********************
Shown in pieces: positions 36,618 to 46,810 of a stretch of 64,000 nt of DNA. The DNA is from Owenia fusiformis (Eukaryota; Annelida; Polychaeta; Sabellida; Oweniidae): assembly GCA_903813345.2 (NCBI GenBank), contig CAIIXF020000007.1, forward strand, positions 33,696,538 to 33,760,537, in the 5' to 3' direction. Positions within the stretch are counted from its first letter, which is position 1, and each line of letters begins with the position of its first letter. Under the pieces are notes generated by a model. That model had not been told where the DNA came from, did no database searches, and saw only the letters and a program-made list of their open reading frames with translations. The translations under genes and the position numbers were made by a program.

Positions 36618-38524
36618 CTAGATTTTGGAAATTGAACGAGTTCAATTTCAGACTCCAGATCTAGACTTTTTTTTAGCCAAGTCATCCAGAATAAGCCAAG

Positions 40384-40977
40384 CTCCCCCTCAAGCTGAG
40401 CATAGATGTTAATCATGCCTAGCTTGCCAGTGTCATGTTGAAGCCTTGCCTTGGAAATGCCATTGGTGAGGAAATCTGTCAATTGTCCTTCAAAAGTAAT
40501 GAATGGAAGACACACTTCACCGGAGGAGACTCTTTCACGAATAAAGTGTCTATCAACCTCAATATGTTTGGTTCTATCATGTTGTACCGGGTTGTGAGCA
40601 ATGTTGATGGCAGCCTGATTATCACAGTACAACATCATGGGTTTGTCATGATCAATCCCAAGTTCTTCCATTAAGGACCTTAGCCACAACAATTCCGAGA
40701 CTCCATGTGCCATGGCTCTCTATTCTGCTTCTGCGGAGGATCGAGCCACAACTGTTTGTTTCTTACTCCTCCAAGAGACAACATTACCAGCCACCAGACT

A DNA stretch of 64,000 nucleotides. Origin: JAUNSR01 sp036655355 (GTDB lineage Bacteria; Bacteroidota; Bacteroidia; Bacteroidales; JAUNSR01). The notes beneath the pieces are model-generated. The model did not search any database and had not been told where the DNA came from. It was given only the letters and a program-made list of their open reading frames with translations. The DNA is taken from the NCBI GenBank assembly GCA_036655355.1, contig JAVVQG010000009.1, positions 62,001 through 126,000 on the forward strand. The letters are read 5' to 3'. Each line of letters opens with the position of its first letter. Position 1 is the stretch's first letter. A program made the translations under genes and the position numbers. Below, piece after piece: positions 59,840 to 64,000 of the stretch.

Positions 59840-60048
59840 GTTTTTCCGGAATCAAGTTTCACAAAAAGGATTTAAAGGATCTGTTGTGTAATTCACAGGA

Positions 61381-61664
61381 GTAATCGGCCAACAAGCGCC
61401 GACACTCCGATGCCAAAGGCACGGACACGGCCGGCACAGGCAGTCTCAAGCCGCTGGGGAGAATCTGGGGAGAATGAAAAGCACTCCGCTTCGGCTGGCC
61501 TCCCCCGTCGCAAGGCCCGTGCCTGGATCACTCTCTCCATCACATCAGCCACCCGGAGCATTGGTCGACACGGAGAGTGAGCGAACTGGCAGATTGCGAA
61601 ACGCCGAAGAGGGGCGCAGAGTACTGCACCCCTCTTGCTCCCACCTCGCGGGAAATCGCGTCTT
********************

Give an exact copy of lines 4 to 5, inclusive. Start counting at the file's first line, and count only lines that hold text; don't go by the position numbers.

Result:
Positions 40384-40977
40384 CTCCCCCTCAAGCTGAG